ping sheldon brown - sugg. for frame torsional stiffness test

Discussion in 'rec.bicycles.soc archive' started by Spacey Spade, Apr 26, 2003.

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  1. Spacey Spade

    Spacey Spade Guest

    Dear Sheldon Brown,

    Thank you so much for your web pages devoted to cycling.

    I would very much like to see a torsional test on bicycle frames where the frame is held by the
    wheel axles, and the deflection measurements are at the bottom bracket due to loads on the bottom
    bracket. This would be a simple simulation for in-saddle hammering (when arms are not used). Is
    there some test results published already?

    For the test you could use a 1" steel bar in the steerer as in a previous test of yours, making sure
    to afix the bar on the axis where the front axle would be (and not allowing it to rotate there, but
    allowing rotation in the steerer tube... either that or use the same forks on all frames hehe!). You
    could even put weights on the saddle and on the handlebars to make it even more lifelike.

    Having owned a Schwinn Premis, now a Cannondale, I really appreciate the torsional stiffness from
    the Cannondale. On the Schwinn I used to look down and see the bottom bracket swinging from side to
    side under load (and the chainring would rub the front derailleur to the same tune if I didn't have
    it adjusted right).

    Regards,

    Spacey BSME
     
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  2. Mitch Haley

    Mitch Haley Guest

    Spacey Spade wrote:
    >
    > I would very much like to see a torsional test on bicycle frames where the frame is held by the
    > wheel axles, and the deflection measurements are at the bottom bracket due to loads on the bottom
    > bracket.

    Then you would like to see Bicycling magazine's frame test jig, AKA "the tarantula". Back in the
    1980's, when Gary Klein and then Canondale were becoming popular, Bicycling published BB deflection
    for all bikes and frames they tested. Now they assume the readers are illiterate, so bike tests have
    lots of pictures, few words, and fewer numbers. You might get more info on rec.bicycles.tech, this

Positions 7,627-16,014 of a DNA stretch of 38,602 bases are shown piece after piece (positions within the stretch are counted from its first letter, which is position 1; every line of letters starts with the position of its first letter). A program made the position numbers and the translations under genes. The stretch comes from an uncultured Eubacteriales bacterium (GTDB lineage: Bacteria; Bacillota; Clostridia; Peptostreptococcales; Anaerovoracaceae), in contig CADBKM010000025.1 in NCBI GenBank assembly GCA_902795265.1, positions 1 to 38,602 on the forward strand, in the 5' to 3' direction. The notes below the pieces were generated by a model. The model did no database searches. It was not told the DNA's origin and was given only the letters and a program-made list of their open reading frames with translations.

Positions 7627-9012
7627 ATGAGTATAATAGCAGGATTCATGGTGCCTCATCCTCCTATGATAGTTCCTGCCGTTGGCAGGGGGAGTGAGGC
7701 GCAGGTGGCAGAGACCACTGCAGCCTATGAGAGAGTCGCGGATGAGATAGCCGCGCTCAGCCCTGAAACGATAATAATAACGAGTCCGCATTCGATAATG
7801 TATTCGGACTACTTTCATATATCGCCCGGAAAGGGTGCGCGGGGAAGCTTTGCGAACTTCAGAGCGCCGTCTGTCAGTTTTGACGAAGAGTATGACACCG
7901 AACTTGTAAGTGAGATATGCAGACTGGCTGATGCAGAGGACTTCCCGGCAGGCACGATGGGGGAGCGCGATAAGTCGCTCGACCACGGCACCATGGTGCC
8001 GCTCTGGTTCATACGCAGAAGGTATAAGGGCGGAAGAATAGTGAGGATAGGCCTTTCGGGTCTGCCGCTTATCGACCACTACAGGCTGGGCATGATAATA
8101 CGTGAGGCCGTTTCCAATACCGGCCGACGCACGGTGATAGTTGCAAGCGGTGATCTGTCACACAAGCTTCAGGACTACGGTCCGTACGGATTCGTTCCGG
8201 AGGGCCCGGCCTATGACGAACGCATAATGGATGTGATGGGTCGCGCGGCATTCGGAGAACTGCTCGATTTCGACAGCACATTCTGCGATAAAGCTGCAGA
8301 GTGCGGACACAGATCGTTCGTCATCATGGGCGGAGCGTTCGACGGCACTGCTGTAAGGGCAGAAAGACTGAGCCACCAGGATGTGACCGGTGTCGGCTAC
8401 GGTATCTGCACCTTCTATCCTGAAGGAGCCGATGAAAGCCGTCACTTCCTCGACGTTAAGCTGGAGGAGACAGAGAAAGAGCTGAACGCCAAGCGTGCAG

topic seems to be more suited for that group. Mitch.
     
  3. Ken

    Ken Guest

    Mitch Haley <[email protected]> wrote in news:[email protected]:
    > Then you would like to see Bicycling magazine's frame test jig, AKA "the tarantula". Back in the
    > 1980's, when Gary Klein and then Canondale were becoming popular, Bicycling published BB
    > deflection for all bikes and frames they tested.

    Unfortunately Bicycling Magazine no longer tests bicycles. Now days they only publish puff pieces or
    thinly veiled press releases. They don't want to piss off their advertisers with any level of
    criticism.
     
  4. Spacey Spade

    Spacey Spade Guest

    Ken <[email protected]> wrote in message news:<[email protected]>...
    > Mitch Haley <[email protected]> wrote in news:[email protected]:
    > > Then you would like to see Bicycling magazine's frame test jig, AKA "the tarantula". Back in the
    > > 1980's, when Gary Klein and then Canondale were becoming popular, Bicycling published BB
    > > deflection for all bikes and frames they tested.
    >
    > Unfortunately Bicycling Magazine no longer tests bicycles. Now days they only publish puff pieces
    > or thinly veiled press releases. They don't want to piss off their advertisers with any level of
    > criticism.

    Moved to rec.bicycles.tech, thank you!
     
  5. Hasn't everything?

    I can no longer find the line between the media and the ads. Remember GW Bush's heroic post 9-11 (go
    out and buy stuff - go on vacation) speech?

    All Herald the Brave New World.

    "Ken" <[email protected]> wrote in message news:[email protected]...
    > Mitch Haley <[email protected]> wrote in news:[email protected]:
    > > Then you would like to see Bicycling magazine's frame test jig, AKA "the tarantula". Back in the
    > > 1980's, when Gary Klein and then Canondale were becoming popular, Bicycling published BB
    > > deflection for all bikes and frames they tested.
    >
    > Unfortunately Bicycling Magazine no longer tests bicycles. Now days they
    only
    > publish puff pieces or thinly veiled press releases. They don't want to
    piss
    > off their advertisers with any level of criticism.
     
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